How is it that we may violate this command of our Lord?  How would we love others more than Jesus?  We act in this sinful way when we allow others, even family members, to take us away from our faith.  For example, on a Sunday morning while you are getting ready to go to church, a family member tries to convince you to skip Mass for some other activity. If you concede so as to appease them, then you are “loving” them more than God.  Of course, in the end, this is not an authentic love of the family member since a decision was made contrary to the will of God.

Reflect, today, upon how you can truly love those in your family by turning your heart and soul first toward the love of God.  Allow this complete embrace of the love of God to become the basis of love in every relationship.  Only then will good fruit come forth from the love of others.

Lord, I give to You my whole mind, heart, soul and strength.  Help me to love You above all things and in all things and, from that love, help me to love those whom You have put in my life.  Jesus, I trust in You.

 

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Saint of the Day – Saint Irenaeus, Bishop and Martyr
Not celebrated as a liturgical memorial this year since it falls on Sunday

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Image: The Exhortation to the Apostles by James Tissot

Lord, I Am Not Worthy June 27, 2020


Saturday of the Twelfth Week of Ordinary Time
Readings for Today

Saint Cyril of Alexandria, Bishop and Doctor—Optional Memorial

“Lord, I am not worthy to have you enter under my roof; only say the word and my servant will be healed.”  Matthew 8:8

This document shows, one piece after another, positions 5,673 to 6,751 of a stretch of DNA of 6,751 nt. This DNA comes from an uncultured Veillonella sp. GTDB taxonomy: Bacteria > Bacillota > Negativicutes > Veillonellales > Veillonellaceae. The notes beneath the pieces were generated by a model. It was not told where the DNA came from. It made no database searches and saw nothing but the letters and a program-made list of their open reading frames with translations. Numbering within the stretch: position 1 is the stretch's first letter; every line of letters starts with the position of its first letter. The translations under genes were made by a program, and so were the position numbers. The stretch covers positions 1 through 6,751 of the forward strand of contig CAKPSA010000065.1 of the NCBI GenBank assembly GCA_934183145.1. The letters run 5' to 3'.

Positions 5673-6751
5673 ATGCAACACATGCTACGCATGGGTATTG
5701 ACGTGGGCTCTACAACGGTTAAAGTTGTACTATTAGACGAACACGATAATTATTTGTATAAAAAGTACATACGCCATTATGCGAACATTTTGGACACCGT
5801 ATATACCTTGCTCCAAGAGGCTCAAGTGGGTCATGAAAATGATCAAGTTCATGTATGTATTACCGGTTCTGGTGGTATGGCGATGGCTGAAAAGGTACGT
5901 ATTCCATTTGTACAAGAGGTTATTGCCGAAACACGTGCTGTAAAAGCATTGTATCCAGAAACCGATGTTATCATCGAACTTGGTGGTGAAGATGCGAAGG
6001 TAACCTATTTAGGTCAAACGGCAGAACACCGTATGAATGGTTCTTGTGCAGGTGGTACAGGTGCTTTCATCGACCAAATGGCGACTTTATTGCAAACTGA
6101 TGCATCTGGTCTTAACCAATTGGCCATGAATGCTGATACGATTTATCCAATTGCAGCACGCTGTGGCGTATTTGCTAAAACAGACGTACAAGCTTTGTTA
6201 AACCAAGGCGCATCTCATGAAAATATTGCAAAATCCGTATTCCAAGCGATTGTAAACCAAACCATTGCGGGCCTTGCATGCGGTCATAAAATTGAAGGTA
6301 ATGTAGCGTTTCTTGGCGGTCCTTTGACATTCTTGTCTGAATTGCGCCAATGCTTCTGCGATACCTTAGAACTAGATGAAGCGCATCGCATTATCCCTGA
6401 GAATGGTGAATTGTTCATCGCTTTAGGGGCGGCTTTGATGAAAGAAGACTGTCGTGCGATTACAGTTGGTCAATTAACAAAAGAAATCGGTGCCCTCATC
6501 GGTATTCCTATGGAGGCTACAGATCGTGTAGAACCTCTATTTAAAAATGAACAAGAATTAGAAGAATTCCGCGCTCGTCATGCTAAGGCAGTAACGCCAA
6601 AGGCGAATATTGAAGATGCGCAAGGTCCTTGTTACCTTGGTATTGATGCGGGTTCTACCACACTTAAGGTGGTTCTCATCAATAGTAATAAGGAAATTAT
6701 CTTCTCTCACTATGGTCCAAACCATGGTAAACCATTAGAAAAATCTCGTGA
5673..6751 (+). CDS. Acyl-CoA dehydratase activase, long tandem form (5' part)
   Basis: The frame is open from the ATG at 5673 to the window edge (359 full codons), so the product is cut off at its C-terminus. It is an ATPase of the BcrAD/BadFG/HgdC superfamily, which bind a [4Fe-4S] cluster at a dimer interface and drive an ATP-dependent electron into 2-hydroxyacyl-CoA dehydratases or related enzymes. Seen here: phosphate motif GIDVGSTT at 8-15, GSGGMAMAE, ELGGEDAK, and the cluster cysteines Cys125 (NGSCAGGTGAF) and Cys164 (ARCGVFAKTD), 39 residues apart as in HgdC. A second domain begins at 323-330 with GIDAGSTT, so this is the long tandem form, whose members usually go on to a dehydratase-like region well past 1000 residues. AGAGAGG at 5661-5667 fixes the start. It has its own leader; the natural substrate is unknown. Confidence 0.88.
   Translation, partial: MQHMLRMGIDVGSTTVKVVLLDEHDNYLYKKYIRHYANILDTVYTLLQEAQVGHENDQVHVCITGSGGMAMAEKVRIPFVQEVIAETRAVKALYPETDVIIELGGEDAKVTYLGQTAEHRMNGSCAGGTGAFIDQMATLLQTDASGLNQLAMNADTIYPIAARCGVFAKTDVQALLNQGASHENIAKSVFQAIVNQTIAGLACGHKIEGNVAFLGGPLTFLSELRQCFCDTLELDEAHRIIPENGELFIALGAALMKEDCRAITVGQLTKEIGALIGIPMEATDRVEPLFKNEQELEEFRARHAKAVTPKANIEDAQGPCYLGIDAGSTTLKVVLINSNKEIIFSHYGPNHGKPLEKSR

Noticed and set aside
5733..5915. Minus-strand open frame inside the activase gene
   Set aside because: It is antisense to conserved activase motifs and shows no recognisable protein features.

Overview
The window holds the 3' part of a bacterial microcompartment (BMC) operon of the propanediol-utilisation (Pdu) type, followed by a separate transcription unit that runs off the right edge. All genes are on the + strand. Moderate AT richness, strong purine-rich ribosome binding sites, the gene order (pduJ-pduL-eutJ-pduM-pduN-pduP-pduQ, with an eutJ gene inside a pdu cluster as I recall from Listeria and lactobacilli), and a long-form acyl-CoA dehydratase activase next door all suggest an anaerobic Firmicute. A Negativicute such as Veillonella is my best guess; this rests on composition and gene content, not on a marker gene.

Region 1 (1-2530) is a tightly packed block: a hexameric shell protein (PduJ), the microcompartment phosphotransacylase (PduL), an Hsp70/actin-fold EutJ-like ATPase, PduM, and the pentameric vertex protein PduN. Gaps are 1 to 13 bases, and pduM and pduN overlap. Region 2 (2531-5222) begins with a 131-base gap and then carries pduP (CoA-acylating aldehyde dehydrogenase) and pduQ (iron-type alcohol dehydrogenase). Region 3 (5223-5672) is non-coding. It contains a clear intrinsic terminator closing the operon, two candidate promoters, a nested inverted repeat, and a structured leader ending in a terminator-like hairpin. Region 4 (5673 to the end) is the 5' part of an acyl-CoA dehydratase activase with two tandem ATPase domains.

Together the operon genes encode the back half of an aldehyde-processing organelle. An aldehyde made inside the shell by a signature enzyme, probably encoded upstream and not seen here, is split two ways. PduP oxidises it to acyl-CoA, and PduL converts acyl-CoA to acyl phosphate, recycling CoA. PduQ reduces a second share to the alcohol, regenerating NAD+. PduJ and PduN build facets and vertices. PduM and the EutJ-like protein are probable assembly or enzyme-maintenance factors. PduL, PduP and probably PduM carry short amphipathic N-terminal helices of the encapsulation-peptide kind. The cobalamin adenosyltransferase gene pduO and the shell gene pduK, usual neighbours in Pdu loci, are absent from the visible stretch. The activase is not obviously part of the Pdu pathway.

This familiar phrase is repeated every time we prepare to go to Holy Communion.  It’s a statement of great humility and trust from the Roman Centurion who asked Jesus to heal his servant from a distance.

Jesus is impressed with this man’s faith stating that “in no one in Israel have I found such faith.”  This man’s faith is worth pondering as a model for our own faith.

First, let’s look at his humility.  The centurion acknowledges that he is “not worthy” to have Jesus come to his home.  This is true.  None of us are worthy of such a great grace.  The home that this spiritually refers to is our soul.  We are not worthy of Jesus coming to our souls so as to make His dwelling there.  At first this may be hard to accept.  Are we really not worthy of this?  Well, no, we are not.  That’s just the fact.

It’s important to know this to be the case so that, in this humble realization, we can also acknowledge that Jesus chooses to come to us anyway.  Recognizing our unworthiness should do nothing other than fill us with great gratitude at the fact that Jesus comes to us in this humble state.  This man was justified in the sense that God poured His grace on him for his humility.

He also had great trust in Jesus.  And the fact that the centurion knew he was unworthy of such a grace makes his trust all the more sacred.  It’s sacred in that he knew he was unworthy but he also knew that Jesus loved him anyway and desired to come to him and heal his servant.

This shows us that our trust in Jesus must not be based on whether or not we have a right to His presence in our lives, rather, it shows us that our trust is based on our knowledge of His infinite mercy and compassion.  When we see that mercy and compassion, we will be in a position to seek it out.  Again, we do this not because we have a right to it; rather, we do it because that’s what Jesus wants.  He wants us to seek out His mercy despite our unworthiness.

Reflect, today, on your own humility and trust.  Can you pray this prayer with the same faith as the centurion?  Let him be a model for you especially every time you prepare to receive Jesus “under your roof” in Holy Communion.

Lord, I am not worthy of You.  I am especially not worthy of receiving You in Holy Communion.  Help me to humbly recognize this fact and, in that humility, help me to also recognize the fact that You desire to come to me anyway.  Jesus, I trust in You.

 

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Saint of the Day – Saint Cyril of Alexandria, Bishop and Doctor

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Image: Jesus healing the servant of a Centurion by Paulo Fronze 

Our Motivation for Love June 26, 2020


Friday of the Twelfth Week of Ordinary Time
Readings for Today

Saint Josemaría Escrivá, Priest—Optional Memorial